Flare Star Gets 15 Times Brighter in Minutes

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Flare Star Gets 15 Times Brighter in Minutes
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An illustration of a flare star

A normally dull star in Ursa Major, the Great Bear constellation, give off an incredible flare while scientists watched, increasing its brightness 15-fold in just three minutes, before returning to normal.

Dubbed WX UMa, the stellar body belongs to a rare class of variable stars known as flare stars, which suddenly and unpredictably boost their brightness in a matter of moments. But the flares are fleeting; these stars revert to their dimmer state in tens of minutes, researchers say.

WX UMa lies in a binary system in Ursa Major roughly 15.6 light years from Earth. It's outshined by a companion star that's 100 times brighter, except during the few times a year when WX UMa gives off luminous flares.

Researchers say they have seen WX UMa get fired up before, but never as dramatically as during their observations at the Byurakan Observatory in Armenia between May and June 2012.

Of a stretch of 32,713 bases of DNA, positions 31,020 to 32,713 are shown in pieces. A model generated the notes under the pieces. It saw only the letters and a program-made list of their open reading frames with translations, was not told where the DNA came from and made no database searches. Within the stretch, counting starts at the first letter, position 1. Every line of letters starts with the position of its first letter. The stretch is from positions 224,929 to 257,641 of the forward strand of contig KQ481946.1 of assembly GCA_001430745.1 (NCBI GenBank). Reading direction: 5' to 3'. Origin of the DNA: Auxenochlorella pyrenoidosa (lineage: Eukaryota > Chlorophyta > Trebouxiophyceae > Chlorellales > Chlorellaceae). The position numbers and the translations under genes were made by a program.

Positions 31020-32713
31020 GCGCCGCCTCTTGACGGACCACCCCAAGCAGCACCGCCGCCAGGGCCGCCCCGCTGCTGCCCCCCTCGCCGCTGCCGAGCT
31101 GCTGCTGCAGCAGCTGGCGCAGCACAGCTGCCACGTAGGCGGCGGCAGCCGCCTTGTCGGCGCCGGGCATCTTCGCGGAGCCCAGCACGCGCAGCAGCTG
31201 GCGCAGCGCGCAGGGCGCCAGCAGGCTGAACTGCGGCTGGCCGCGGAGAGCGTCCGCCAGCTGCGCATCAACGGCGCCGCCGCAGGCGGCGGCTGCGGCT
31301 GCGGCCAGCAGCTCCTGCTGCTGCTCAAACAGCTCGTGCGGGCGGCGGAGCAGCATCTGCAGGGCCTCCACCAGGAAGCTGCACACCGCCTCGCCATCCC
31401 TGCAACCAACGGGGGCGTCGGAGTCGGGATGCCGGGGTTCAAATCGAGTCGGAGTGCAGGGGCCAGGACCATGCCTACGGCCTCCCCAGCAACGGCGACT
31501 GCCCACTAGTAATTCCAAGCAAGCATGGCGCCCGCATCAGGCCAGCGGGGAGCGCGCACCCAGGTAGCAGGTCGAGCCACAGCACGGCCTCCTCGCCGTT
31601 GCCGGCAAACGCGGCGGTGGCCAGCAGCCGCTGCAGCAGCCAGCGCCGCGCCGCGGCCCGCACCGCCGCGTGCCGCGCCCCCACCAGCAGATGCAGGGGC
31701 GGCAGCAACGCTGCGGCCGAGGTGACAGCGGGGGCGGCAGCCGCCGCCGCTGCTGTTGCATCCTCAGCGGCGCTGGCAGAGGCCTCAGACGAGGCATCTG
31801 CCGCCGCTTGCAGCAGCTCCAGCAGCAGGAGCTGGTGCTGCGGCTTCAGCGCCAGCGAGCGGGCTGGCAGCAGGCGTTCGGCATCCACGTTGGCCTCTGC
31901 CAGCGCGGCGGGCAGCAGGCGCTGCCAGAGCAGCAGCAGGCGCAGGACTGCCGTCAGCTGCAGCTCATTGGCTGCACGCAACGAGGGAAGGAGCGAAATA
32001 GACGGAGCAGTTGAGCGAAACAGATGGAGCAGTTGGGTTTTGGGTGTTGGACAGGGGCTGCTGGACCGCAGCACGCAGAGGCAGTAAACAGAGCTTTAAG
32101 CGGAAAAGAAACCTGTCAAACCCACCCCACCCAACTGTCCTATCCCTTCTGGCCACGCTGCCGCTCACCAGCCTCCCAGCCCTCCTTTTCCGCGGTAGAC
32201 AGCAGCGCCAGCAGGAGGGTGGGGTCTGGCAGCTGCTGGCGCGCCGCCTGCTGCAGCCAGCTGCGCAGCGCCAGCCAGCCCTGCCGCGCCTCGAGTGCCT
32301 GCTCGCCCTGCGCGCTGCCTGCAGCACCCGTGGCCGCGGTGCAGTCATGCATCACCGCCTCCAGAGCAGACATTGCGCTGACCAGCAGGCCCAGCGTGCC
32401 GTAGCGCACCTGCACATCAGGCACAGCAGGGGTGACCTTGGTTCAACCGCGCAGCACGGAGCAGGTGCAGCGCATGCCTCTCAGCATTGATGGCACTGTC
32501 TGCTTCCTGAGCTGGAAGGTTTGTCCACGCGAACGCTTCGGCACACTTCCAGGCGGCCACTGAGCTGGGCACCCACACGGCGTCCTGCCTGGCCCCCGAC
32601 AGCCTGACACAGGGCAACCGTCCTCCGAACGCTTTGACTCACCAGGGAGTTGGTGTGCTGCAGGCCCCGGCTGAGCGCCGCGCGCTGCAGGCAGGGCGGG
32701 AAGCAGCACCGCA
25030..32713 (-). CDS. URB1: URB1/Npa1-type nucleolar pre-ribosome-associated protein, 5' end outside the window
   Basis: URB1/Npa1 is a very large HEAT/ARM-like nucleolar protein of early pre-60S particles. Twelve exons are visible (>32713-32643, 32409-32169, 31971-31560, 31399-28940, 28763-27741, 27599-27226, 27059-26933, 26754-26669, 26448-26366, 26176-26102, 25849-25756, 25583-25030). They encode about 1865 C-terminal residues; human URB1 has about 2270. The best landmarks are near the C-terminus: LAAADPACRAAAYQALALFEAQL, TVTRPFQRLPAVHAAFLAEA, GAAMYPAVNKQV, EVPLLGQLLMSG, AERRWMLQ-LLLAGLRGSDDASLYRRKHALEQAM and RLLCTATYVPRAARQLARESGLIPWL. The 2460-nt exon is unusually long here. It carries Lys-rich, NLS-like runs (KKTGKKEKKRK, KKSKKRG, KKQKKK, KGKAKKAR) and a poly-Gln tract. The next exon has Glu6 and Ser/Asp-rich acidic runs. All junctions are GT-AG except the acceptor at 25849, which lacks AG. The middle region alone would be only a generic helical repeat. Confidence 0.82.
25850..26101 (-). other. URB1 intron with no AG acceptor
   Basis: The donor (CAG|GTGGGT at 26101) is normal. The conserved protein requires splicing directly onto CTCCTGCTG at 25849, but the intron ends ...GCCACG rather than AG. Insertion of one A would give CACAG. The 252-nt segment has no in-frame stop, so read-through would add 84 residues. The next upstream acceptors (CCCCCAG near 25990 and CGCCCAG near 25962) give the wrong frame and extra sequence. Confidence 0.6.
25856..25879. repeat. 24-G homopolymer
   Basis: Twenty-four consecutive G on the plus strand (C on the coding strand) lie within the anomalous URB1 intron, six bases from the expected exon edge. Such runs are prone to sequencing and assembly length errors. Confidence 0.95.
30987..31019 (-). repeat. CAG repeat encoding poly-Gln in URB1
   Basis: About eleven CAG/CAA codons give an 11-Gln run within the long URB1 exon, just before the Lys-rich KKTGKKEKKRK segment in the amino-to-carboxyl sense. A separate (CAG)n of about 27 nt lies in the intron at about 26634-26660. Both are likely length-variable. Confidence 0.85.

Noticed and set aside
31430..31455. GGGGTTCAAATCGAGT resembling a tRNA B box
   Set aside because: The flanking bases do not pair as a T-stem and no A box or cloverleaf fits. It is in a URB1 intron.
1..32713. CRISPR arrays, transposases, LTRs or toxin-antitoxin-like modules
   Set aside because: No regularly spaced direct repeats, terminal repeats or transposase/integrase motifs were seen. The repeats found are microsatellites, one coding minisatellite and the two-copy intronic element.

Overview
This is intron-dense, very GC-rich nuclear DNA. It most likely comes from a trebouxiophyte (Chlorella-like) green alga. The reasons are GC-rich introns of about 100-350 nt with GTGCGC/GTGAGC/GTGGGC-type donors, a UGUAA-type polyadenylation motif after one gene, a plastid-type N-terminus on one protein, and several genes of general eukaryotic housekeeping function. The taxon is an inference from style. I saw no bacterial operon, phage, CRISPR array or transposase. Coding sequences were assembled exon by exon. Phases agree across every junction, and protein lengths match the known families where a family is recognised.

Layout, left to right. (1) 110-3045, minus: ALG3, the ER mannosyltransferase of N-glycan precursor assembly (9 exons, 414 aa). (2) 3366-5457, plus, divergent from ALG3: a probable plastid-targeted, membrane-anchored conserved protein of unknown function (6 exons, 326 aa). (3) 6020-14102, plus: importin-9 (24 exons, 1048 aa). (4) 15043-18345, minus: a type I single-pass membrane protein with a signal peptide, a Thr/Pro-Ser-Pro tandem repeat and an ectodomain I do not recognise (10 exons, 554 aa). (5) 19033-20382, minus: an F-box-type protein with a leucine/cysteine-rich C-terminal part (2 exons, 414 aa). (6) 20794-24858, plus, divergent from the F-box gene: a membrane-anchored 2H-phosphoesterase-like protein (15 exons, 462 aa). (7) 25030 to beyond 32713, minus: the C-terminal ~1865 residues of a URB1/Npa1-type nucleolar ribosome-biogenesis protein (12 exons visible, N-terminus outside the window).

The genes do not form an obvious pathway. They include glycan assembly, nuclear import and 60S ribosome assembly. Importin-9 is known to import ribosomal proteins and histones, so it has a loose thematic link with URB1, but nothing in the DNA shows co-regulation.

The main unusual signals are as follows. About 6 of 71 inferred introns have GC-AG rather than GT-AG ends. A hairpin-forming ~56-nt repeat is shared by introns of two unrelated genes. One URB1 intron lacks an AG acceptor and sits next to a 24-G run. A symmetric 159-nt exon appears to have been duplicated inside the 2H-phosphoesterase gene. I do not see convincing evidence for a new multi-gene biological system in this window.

"We recorded a strong flare of the star WX UMa, which became almost 15 times brighter in a matter of 160 seconds," astrophysicist Vakhtang Tamazian, a professor at the University of Santiago de Compostela in Spain, told Spanish science news agency SINC. "Furthermore, during this period of less than three minutes the star underwent an abrupt change from spectral type M to B; in other words, it went from a temperature of 2,800 Kelvin (K) to six or seven times more than that."

Such flares likely arise when instability within the plasma of the star causes turbulence in its magnetic field, Tamazian explained.

"A magnetic reconnection then occurs, a conversion of energy from the magnetic field into kinetic energy, in order to recover the stability of the flow, much like what happens in an electric discharge," the researcher told SINC.

Tamazian said this kinetic energy transforms into thermal energy in the upper layers of the atmosphere and the star's corona, driving up its temperature and brightness.

Because flare stars are weak, scientists can observe only the ones that are relatively nearby, up to a distance of a few tens of light years.

Researchers are particularly interested in flare stars in binary systems, Tamazian said, "because we can investigate whether there is any relation between the frequency of flares and the position of the pair of stars on their orbit, a question which remains open."

The research was detailed in the journal Astrophysics.

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